ISBN 978-0-8131-3610-3




University of Press of Kentucky


Fighting the Battle of Memory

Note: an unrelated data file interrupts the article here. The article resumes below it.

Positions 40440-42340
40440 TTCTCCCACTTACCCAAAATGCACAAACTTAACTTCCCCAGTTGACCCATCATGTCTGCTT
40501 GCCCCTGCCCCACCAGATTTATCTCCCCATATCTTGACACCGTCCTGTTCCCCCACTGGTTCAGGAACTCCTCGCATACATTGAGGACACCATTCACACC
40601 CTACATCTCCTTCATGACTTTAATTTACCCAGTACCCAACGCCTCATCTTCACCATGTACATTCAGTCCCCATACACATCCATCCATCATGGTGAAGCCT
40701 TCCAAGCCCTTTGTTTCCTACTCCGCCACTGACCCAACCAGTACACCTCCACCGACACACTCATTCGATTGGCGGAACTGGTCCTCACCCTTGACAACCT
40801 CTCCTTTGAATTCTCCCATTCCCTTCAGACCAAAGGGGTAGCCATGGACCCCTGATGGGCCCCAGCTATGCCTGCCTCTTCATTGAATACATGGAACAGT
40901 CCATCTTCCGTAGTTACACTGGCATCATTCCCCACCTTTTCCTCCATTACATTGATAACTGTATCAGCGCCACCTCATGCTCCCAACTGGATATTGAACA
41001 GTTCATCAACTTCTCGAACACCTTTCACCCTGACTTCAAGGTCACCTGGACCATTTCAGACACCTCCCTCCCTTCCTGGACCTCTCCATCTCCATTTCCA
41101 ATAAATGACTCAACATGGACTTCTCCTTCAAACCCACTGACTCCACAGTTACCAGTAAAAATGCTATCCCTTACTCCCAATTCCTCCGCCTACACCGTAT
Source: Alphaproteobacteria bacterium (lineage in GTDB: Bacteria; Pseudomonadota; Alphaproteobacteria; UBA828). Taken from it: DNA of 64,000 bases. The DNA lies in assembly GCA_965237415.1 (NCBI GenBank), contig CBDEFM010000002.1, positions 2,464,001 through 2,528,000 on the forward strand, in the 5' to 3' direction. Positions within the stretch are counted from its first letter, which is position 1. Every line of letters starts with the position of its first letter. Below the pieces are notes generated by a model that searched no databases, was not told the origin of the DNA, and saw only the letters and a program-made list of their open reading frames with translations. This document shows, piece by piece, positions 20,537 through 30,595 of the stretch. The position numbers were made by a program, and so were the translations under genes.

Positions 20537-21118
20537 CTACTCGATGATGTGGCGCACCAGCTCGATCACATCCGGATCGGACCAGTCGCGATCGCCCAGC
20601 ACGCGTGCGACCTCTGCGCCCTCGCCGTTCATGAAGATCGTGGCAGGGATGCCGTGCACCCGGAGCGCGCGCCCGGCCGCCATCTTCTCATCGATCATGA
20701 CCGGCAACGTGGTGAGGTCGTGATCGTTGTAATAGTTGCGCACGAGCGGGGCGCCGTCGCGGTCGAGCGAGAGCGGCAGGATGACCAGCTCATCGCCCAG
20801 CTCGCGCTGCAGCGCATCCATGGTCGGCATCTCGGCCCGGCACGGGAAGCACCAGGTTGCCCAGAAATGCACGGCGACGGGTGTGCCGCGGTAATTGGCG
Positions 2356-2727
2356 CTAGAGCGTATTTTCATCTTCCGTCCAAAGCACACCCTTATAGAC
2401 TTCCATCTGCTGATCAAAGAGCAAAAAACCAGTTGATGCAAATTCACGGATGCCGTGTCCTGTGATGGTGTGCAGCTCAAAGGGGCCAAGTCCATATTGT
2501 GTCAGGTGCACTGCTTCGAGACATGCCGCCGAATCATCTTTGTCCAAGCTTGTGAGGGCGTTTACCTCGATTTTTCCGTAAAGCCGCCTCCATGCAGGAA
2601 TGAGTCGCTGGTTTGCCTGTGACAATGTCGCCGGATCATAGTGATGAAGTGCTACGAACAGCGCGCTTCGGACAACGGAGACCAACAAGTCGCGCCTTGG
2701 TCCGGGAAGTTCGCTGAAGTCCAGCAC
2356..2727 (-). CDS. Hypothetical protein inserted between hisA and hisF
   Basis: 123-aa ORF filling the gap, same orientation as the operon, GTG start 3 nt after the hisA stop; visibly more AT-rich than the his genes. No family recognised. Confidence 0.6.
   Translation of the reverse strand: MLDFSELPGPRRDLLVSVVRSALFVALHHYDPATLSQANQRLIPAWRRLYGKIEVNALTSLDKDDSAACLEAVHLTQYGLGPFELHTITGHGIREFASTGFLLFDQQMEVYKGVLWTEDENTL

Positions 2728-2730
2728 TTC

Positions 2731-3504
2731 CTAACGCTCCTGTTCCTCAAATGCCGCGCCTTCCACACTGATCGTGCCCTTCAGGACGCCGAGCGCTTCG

Remembering the Battle of the Crater: War as Murder by Kevin Levin offers a valuable addition to the growing body of scholarship on the American Civil War and popular memory. Levin shows how, for much of the post-war period, the story of the battle of the Crater was explained in terms of the courage of the white combatants and their honor in fighting for what they believed in. Minimizing and ignoring the role of black troops at the Crater made it possible to evade divisive issues arising from slavery and racism. While acknowledging a debt to David Blight’s Race and Reunion, Levin’s succinct and thought-provoking book makes its own contributions to our understanding of the Civil War’s place in the public consciousness. Although focused on a single battle and its resonance over time, the book is far from narrow. Topics addressed include: the emergence of the Lost Cause ideology; the battle between reformers and conservatives in Reconstruction Virginia; the growth of Veterans Organizations in the post-Civil War era; the cultural import of Civil War battle re-enactments; the creation of the Petersburg National Military Park; the post-World War II rise of family vacations to Civil War battlefields; the interaction between Civil War Centennial celebrations and the Civil Rights movement; and the contemporary debate surrounding the interpretation of the American Civil War. His range of sources is similarly replete, including art works, films, old battlefield maps, programs from reunions and re-enactments, and numerous manuscript collections. The battle of the Crater took place on July 30, 1864. The engagement proved a disaster for the North and was one of the South’s notable victories in the last year of the conflict. It was also the site of a massacre of black troops. Union forces planned to dig a mine under Confederate forces, detonate an explosion, and then advance through the gap in the enemy lines to take Petersburg. After the shock of the initial blast, Union troops failed to push ahead with sufficient speed, fell into a deadly enfilading fire, and eventually succumbed to a counterattack by Virginia General William Mahone. For the Confederacy, the use of black soldiers at the Crater marked an immoral escalation in the war. Southern soldiers wrote letters home to loved ones that described in grim detail the brutal vengeance they directed against African American troops, including the murder of non-resisting soldiers and prisoners of war. A Mississippi Confederate wrote: “Most of the Negroes were killed after the battle. Some was killed after they were taken to the rear" (28). Blacks suffered 41% of the casualties even though accounting for only 21% of the Union combatants (19). Levin notes that for southern whites, black men in uniform marked a “racial order turned upside down" and constituted “a direct threat to their own communities and families" (29). In an irony of history, William Mahone, the “Hero of the Crater," emerged in the postwar era as the creator of an inter-racial coalition that challenged “white supremacy, black subordination, and an agrarian economy . . . “ (68). Mahone managed to control the state legislature from 1879-1883, and he pushed ahead with an ambitious program that readjusted the state debt downward in order to free up money for public schools. His program cut taxes on the poor, ended the poll tax, and opened up patronage to black Virginians. For state conservatives, Mahone posed a deadly threat to the existing political and social hierarchy because of his insider status and war hero credentials. Levin offers a masterful account of the failed attempt by Jubal Early and other conservatives to “swiftboat" Mahone as a skulker, who didn’t deserve credit for the victory at the Crater, and who had betrayed his old soldiers by reapportioning government jobs from deserving veterans to blacks. Mahone survived the attacks in part because he had established close ties to his veterans, using reunions to build a political base. When their old general’s reputation was besmirched, his men rushed to his defense. Even though it was displaced in 1883, Mahone’s machine remained a powerful force in the state throughout the rest of the 1880s. A recurring theme in Levin’s book is the interaction between hard financial realities and historic preservation. Immediately following the war, the farmer who owned the land where the battle took place set up a small museum and a Crater Saloon charging a quarter per guest. The battlefield became a site for veterans to meet and celebrate their participation in the Civil War and a stop for curious civilians eager to lay eyes on the big hole caused by the mine blast. In 1903 a major re-enactment was staged with 20,000 observers and 50,000 spectators witnessed a sham version of the battle in 1937 (68, 101). In 1918 the land at the Crater site was purchased by a group of investors who built a golf course on the site of much of the old battlefield. With understated humor Levin notes the unconvincing efforts of the gold course president to reassure preservationists that “green fairways and tees bearing the names of its [the Battle of the Crater’s] heroes" were a “beautiful shrine to the boys of the Blue and Gray who there made the supreme sacrifice" (100). In 1936, the federal government bought the land when the gold course closed and added it to the grounds of the already established Petersburg National Military Park. Levin observes that financial pressures to keep the Park’s largely white visitors happy with what they heard worked to keep controversial topics involving race out of the Park’s narrative of the battle in its early years. During the 1950s, planners for the Civil War Centennial intended to use the anniversary to celebrate the consensus view of the Civil War as a story about the “common bonds of bravery and patriotism" that animated both sides (113). However, the Civil Rights Movement intervened and made it impossible to ignore the role of race in the conflict. In 1960, African Americans in Petersburg, engaged in civil disobedience to protest the city’s “whites only" segregation laws in the public library (formerly the home of William Mahone.) Levin notes that by 1964 a prominent public celebration of the Crater “would have invited challenges to the way public memory of the battle had been used so effectively to reinforce white political control of the state" (122). As a result, the Petersburg Civil War Centennial Commission kept commemorative celebrations to a bare minimum in order to protect the “preferred interpretation" (122). From the 1970s onward Petersburg Battlefield Park sought to deepen its coverage of the part played by black soldiers at the Crater. The Park added historical markers on the topic, hired more African American employees, reached out to the black community in Petersburg, and made clear to Park visitors the depth of Confederate bitterness toward the United States Colored Troops. The new trend expressed greater comfort in showing multiple perspectives of historical actors in the battle and in owning up to the substantial divisions that existed within and between the combatants. Levin does not conclude with Whiggish exultation that history will inevitably triumph over heritage. He observes that in 2010, Virginia Governor Robert McDonnell’s reestablishment of Confederate heritage month aroused statewide and national outrage for failing to reference the role of slavery in the Civil War. McDonnell beat a rapid retreat, apologizing for his omission. On the one hand, this about-face underscored the impossibility for a twenty-first century Virginia politician to elide the role of race in the war’s origins. On the other hand, Levin suggests the desire to avoid making value judgments about the war seems to have continued. In 2009 President Barack Obama turned down a petition to halt the sending of a wreath from the White House to the Confederate memorial in Arlington Cemetery. As a compromise, he sent two wreaths, one to the Confederate Memorial and the other to the African American Civil War Memorial in the District of Columbia. Levin points out the enduring power of an anodyne narrative of the Civil War that interprets our bloodiest war largely in terms of shared values. He warns that such an approach not only distorts history, but also makes it impossible to have an honest discussion about racial questions in our own day. Francis MacDonnell is Professor of History at Southern Virginia University. His writing on the Civil War in memory includes “Reconstruction in the Wake of Vietnam: The Pardoning of Robert E. Lee and Jefferson Davis," Civil War History (June 1994), 119-33. and “The Confederate Spin on Winfield Scott and George Thomas," Civil War History (December 1998), 255-66. He is also the author of Insidious Foes: the Axis Fifth Column and the American Home Front, 1938-1942 (Oxford University Press, 1995). Francis.macdonnell@svu.edu